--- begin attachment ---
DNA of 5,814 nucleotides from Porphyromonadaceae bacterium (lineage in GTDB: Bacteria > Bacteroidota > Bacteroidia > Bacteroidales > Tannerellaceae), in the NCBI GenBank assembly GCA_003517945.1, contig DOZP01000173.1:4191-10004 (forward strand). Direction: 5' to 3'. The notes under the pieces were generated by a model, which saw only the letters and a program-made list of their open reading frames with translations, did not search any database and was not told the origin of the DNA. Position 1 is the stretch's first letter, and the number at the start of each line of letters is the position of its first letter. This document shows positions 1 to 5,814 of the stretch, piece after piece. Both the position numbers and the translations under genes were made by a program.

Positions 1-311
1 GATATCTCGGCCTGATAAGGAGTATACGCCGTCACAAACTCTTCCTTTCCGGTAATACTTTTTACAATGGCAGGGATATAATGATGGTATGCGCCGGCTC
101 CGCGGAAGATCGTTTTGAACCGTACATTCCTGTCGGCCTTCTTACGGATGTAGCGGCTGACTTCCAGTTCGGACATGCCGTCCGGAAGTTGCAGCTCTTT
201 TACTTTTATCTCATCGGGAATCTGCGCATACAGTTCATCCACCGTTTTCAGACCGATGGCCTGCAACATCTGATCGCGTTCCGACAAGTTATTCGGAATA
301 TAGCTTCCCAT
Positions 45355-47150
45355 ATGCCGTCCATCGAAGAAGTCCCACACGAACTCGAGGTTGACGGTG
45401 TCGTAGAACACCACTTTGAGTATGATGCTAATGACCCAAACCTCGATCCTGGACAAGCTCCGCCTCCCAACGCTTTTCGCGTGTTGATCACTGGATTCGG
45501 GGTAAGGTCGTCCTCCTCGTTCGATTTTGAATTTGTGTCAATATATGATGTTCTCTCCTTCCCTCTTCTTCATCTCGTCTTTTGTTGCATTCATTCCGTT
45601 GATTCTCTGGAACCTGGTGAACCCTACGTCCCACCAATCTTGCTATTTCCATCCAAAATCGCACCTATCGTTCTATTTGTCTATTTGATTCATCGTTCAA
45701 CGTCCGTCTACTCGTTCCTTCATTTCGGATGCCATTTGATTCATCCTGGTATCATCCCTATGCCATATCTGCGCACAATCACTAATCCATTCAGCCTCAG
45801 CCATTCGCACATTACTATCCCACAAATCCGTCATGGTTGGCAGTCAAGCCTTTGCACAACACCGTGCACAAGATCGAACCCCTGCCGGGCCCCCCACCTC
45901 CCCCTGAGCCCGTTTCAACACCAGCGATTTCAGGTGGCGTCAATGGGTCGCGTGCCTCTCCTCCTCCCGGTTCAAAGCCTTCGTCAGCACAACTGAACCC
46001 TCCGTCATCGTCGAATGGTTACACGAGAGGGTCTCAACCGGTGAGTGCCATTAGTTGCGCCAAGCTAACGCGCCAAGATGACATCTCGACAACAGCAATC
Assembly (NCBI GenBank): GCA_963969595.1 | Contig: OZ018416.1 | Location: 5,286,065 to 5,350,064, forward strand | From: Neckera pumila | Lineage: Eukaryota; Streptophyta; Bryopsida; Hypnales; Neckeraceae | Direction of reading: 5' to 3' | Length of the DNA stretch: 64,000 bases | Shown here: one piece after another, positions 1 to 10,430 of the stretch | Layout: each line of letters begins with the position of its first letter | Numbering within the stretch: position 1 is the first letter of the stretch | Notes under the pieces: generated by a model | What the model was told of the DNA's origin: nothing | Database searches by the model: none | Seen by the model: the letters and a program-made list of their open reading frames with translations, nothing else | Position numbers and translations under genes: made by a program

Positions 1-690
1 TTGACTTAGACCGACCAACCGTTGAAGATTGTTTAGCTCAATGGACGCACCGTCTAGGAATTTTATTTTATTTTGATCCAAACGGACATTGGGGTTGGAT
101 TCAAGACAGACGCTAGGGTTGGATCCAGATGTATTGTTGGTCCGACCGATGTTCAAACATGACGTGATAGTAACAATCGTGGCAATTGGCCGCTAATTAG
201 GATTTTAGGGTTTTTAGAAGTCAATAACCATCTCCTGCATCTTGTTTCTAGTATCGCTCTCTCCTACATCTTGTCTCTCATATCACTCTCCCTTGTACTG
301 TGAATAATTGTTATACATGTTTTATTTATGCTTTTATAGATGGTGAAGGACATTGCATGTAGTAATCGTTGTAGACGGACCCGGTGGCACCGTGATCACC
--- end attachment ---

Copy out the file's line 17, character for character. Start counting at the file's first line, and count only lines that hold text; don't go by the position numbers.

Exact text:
Positions 1-690